First Time Visit From SF to Hong Kong & Singapore
Greetings Chowhounds of Singapore & Hong Kong! I've been thoroughly enjoying reading the various threads of the past few years on both subjects...what excellent information!
I'm embarking on a 17 day trip in 2 weeks to China (Beijing, Xi'an, and Shanghai). Then 3 nights each in Hong Kong and Singapore. I feel for the sake of space, I'll split the first half in China's cities and the 2nd half into 2 threads...better than cramming everything in 1 thread or making 4 different ones. This will be my first visit to all of these cities, as a diner who lives in SF and also has lived recently in LA and Paris, and spent good time in Tokyo. No need to go to Mozza in Singapore as much as I love it in Hollywood.
The catch on Hong Kong is it is the only leg of the trip where I will be on my own. I know that can make certain restaurants more awkward/too much food ordered but perhaps I can arrange tasting portions beforehand for such places (Tim's Kitchen, Seventh Son, Chairman...)? A little communication maybe can go a long ways...
Here's what I'm working with after lots and lots of reading. Please, please offer thoughts!
Hong Kong (3 dinners, 2 lunch, plus 1 lunch Macau)
Dinners: Yardbird (living in SF, I know how to wait), Chairman (either arrange a special tasting menu, do the 3 course solo lunch menu instead?, or order a la carte?), and The Seventh Son (same issues as Chairman).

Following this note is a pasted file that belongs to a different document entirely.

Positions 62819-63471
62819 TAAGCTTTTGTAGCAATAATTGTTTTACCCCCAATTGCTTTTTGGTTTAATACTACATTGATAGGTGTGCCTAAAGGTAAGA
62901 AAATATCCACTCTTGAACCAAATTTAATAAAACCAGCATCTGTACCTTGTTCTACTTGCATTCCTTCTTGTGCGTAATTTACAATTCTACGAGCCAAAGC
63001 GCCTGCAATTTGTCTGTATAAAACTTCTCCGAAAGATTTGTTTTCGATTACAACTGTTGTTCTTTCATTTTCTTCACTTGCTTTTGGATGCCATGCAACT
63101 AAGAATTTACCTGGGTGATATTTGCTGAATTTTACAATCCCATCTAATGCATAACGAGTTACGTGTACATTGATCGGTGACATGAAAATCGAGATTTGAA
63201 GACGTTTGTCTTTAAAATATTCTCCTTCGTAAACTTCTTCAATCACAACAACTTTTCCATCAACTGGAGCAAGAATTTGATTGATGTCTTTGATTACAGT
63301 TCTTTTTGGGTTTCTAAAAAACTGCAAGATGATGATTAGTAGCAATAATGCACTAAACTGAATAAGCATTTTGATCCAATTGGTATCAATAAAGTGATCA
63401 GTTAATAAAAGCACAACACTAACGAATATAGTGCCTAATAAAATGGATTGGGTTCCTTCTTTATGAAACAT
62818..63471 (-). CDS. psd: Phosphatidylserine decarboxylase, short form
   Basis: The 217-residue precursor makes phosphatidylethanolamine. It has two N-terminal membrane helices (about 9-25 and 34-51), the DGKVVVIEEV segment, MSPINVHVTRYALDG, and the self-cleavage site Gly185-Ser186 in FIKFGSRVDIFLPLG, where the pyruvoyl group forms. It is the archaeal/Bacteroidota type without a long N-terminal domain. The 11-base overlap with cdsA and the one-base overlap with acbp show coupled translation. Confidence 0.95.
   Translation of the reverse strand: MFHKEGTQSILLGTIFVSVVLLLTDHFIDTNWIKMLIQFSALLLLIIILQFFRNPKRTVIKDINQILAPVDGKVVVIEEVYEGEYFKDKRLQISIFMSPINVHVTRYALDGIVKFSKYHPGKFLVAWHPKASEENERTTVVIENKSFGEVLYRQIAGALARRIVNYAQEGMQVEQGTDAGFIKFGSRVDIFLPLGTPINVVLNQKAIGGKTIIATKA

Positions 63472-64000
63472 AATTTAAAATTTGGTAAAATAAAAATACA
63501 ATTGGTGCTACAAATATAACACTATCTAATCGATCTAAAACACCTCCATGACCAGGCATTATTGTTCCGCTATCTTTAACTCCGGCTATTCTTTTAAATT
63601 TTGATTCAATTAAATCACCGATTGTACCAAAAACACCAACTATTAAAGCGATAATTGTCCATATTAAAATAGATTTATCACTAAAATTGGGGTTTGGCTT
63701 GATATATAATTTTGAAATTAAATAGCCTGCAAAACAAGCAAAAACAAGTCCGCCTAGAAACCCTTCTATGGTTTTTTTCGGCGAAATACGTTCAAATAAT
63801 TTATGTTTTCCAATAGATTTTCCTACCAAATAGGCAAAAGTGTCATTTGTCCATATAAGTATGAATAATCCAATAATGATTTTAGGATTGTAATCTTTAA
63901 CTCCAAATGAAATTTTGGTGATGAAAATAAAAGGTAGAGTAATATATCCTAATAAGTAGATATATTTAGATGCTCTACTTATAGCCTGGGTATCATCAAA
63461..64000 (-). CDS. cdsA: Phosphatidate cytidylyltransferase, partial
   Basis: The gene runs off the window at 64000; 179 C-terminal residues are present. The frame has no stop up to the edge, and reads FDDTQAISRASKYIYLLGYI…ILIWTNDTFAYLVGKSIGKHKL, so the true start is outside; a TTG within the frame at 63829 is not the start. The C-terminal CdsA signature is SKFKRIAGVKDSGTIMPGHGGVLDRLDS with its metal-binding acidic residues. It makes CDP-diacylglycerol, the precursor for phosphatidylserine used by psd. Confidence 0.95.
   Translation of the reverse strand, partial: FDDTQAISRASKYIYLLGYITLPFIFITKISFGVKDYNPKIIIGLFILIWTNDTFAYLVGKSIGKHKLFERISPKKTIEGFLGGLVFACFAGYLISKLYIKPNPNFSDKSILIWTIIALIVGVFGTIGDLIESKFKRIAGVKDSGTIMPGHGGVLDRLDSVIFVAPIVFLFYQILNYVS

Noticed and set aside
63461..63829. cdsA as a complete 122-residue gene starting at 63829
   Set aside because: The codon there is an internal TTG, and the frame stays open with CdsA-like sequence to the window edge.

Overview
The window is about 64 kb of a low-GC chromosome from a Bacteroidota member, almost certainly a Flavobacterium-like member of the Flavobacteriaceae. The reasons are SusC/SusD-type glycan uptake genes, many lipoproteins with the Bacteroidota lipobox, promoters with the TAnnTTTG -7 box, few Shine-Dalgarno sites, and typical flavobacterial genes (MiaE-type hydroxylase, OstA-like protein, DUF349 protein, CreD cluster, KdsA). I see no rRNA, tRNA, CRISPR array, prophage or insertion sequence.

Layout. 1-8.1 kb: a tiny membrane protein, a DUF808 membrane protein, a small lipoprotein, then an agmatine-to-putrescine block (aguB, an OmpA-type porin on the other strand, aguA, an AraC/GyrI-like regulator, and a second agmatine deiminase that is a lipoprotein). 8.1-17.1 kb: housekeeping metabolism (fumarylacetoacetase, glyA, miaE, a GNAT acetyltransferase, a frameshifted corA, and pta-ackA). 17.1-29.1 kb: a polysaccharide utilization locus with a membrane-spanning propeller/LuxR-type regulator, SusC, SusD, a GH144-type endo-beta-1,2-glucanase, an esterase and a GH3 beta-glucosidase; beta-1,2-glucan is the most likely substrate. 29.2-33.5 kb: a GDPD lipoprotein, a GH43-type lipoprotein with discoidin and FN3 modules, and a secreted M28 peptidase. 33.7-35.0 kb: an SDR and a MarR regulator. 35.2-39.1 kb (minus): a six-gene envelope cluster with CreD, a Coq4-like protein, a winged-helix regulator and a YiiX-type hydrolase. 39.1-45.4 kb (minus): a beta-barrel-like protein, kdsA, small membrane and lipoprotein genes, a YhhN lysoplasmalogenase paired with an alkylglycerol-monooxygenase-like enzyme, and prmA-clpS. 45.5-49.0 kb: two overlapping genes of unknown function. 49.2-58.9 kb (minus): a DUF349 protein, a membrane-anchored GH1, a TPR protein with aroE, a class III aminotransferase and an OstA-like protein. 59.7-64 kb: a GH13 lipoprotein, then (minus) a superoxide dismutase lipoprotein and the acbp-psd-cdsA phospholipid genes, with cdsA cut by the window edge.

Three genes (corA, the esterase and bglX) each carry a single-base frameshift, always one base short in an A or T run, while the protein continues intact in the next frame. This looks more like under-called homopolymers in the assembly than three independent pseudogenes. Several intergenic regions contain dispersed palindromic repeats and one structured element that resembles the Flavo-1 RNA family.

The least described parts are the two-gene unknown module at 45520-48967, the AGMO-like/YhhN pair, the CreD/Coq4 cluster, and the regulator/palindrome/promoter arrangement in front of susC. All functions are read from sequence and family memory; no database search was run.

Lunch: Won ton soup (Charles, should I do Mak Man Kee or Mak An Kee or one of the others from your list as a first timer?) and Mui Kee Congee
Dessert: Australian Dairy Co.
Others Still thinking About: Bo Innovation, Lung Keen Heen, Yan Toh Heen, Fook Lam Moon, Liberty Private Works, Hoi King Heen, Tung Po, Tim Ho Wan (I do need a good dim sum meal, right?), Tim's Kitchen...
Cocktails/drinks: Honi Honi, MO Bar, Ozone Ritz, Butler Bar, Quinary, Totts or Hooray for a view, Wyndham the 4th
Staying either in Central or lower Kowloon by Star Ferry...still being decided.
Now, Singapore! Wow have I wanted to visit and eat here for years...beyond excited.
3 dinners, 2 lunch: Reserved at Andre for one dinner. Burnt Ends looks very unique and special for another. Hainan chicken-- sounds like Tian Tian despite people adoring it or despising it? Laksa-- 328 Katong Laksa. Then decisions to best enjoy carrot cake, satay, fish head curry, durian, kaya toast...hard to trim the suggestions in various threads. And would love thoughts on other spots that aren't on my radar.